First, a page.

2019 Chevrolet Camaro defines muscle car in shrinking market

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One of the most compelling automotive industry competitions occurred more than 50 years ago with the debut of the Ford Mustang. It was followed in quick order by the Chevrolet Camaro and Pontiac Firebird. The trio represented affordable sporty coupe sensations.

The Firebird ceased production in 2002, but the Mustang and Camaro remain rivals. The Dodge Challenger is a newcomer foe now in its third iteration.

The 2019 Chevrolet Camaro had new been updated.
The 2019 Chevrolet Camaro had new been updated. Image © James Raia.

As muscle cars, the trio represents a polarizing segment. Loud, powerful, masculine gas-guzzlers have loyal followers and equally passionate detractors. Sales figures give the latter group some boasting clout.

Ford sold 75,842 Mustangs in 2018, followed by the Challenger (66,716) and the Camaro (50,963). The Pontiac’s sales increased three percent; Ford and Chevrolet’s options respectively had sales losses of 7.4 and 25 percent.

The Mustang’s best year was the original 1964 1/2 model with 385,993 sold. The Camaro’s best year occurred in 1979 with 282,571 vehicles sold. Neither the Dodge Challenger or Charger has ever had yearly sales of more than 100,000. The Pontiac Firebird’s best year was 1999 when 33,850 vehicles.

New and vintage muscle cars still have their place as automotive wonders. But by the numbers, they’re many years and miles removed for their heydays.

Chevrolet’s effort to rekindle interest in the Camaro intensified in 2017 with the ZL1, the high-performance replacement of the Camaro SS. For the third year of the Camaro’s sixth generation, the 2019 ZL1 is all muscle and beauty.

It features improved cooling, a lower-positioned grille, a new front splitter, a carbon hood and an improved suspension. Wider fenders surround wider tires; the result is better handling.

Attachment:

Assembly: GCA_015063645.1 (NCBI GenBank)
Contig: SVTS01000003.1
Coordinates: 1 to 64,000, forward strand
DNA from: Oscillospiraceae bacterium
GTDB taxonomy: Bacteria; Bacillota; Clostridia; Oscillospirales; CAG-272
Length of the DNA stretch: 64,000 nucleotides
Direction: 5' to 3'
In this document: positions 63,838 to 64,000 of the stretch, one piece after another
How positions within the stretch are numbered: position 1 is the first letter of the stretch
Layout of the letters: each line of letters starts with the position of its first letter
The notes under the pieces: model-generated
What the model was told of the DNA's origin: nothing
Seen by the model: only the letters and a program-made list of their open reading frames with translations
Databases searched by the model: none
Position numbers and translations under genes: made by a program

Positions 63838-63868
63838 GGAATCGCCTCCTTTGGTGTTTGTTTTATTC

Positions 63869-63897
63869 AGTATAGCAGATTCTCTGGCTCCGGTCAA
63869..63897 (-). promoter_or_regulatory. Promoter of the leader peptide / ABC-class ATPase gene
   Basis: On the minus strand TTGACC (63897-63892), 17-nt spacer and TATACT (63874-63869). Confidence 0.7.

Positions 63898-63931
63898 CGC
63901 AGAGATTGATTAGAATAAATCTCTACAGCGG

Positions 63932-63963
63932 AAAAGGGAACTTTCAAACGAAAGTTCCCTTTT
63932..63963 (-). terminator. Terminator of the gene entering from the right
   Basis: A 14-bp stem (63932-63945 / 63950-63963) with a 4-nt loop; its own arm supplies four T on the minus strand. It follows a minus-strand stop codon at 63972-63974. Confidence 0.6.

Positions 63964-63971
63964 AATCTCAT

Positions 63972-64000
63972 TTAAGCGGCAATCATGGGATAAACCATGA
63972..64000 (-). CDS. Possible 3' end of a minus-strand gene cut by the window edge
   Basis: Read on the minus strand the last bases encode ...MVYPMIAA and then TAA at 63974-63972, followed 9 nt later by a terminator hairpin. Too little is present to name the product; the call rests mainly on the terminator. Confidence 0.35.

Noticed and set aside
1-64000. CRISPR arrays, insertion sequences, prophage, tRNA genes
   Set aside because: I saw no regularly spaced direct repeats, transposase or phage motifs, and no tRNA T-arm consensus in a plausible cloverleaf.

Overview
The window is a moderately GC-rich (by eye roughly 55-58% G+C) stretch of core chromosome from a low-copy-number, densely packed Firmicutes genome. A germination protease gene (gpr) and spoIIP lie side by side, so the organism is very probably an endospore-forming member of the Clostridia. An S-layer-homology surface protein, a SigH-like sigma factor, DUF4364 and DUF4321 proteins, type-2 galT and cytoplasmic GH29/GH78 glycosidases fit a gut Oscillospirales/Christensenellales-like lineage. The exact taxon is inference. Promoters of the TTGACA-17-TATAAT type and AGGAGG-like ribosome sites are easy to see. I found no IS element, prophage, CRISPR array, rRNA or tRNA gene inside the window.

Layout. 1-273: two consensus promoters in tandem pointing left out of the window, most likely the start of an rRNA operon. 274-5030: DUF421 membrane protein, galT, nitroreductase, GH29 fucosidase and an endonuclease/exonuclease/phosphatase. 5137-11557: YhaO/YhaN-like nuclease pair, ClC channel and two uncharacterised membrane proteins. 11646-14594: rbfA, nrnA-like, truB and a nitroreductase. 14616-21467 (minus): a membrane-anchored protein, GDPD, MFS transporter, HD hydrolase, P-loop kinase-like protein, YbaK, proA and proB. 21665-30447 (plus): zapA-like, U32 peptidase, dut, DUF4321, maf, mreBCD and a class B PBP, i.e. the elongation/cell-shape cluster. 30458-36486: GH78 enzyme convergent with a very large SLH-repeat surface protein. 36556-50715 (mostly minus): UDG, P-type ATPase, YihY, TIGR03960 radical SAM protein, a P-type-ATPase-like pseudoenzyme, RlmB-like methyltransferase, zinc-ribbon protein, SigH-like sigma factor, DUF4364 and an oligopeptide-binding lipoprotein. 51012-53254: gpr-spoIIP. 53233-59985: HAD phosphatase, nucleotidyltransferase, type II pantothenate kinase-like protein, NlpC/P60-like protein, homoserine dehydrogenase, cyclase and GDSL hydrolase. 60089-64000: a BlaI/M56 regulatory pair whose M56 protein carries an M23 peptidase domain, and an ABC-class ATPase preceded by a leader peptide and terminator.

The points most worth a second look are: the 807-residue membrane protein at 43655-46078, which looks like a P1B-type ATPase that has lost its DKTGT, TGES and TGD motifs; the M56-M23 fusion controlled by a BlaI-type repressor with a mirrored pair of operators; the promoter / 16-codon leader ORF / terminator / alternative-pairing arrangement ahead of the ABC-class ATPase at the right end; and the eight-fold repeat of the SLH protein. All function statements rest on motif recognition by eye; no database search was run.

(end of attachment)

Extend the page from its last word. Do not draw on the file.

The review vehicle’s garnet red exterior ideally match the black interior with red accents. The car attracted lots of attention, particularly with its black ragtop recessed and efficiently tucked into place.

The Camaro has exquisite, sharp lines. There’s nothing subtle about it and nor is it ostentatious. It defines a modern-day muscle car, handsome and confident. The Recaro front bucket seats add to the comfort and fun.

Attractiveness aside, the new Camaro defines power. It features a 6.2-liter supercharged V8 with 650 horsepower and an optional 10-speed automatic transmission ($1,595). It accelerates from 0-60 miles per hour in 3.5 seconds and has a top speed of 195 miles per hour. The engine growl is extraordinarily loud and more of an annoyance than pleasing.

Like many convertibles, when the Camaro’s top is up, rear vision is awful. Flick a switch underneath the rear mirror and the glass mode becomes camera mode. It’s an odd look at first, but the improved vision makes sense. Also unique, the Camaro’s two large dashboard air vents also control the air conditioning levels.

With its power, acceleration and overall aggressive traits, the new ZL1 is rip-roaring fun. If billowing down the road in a muscle car with its top down is appealing, the Camaro is ideal.

But bravado comes at a cost. A muscle car buyer is not likely looking for economy. But the ZL1 averages 13 miles per gallon in city driving, among the lowest of any mainstream vehicle in the United States. The freeway average is 21 miles per gallon.

Drive 100 miles in combined city and freeway situations and the Camaro will consume 6.2 gallons of fuel or about $25. The putrid tally means the vehicle’s owner is assessed a $2,100 gas-guzzler tax.

The Camaro has an extensive list of standard and optional features. Nifty items like a wireless charger, a suede microfiber shifter and steering wheel are conveniences. Safety items like lane change and rear cross-traffic alerts are real-world driving pluses.

Will the improved Camaro help a resurgence is muscle car sales? The new ZL1 costs nearly $73,000. It seems like a price point that will further hurt, rather than improve, segment sales.

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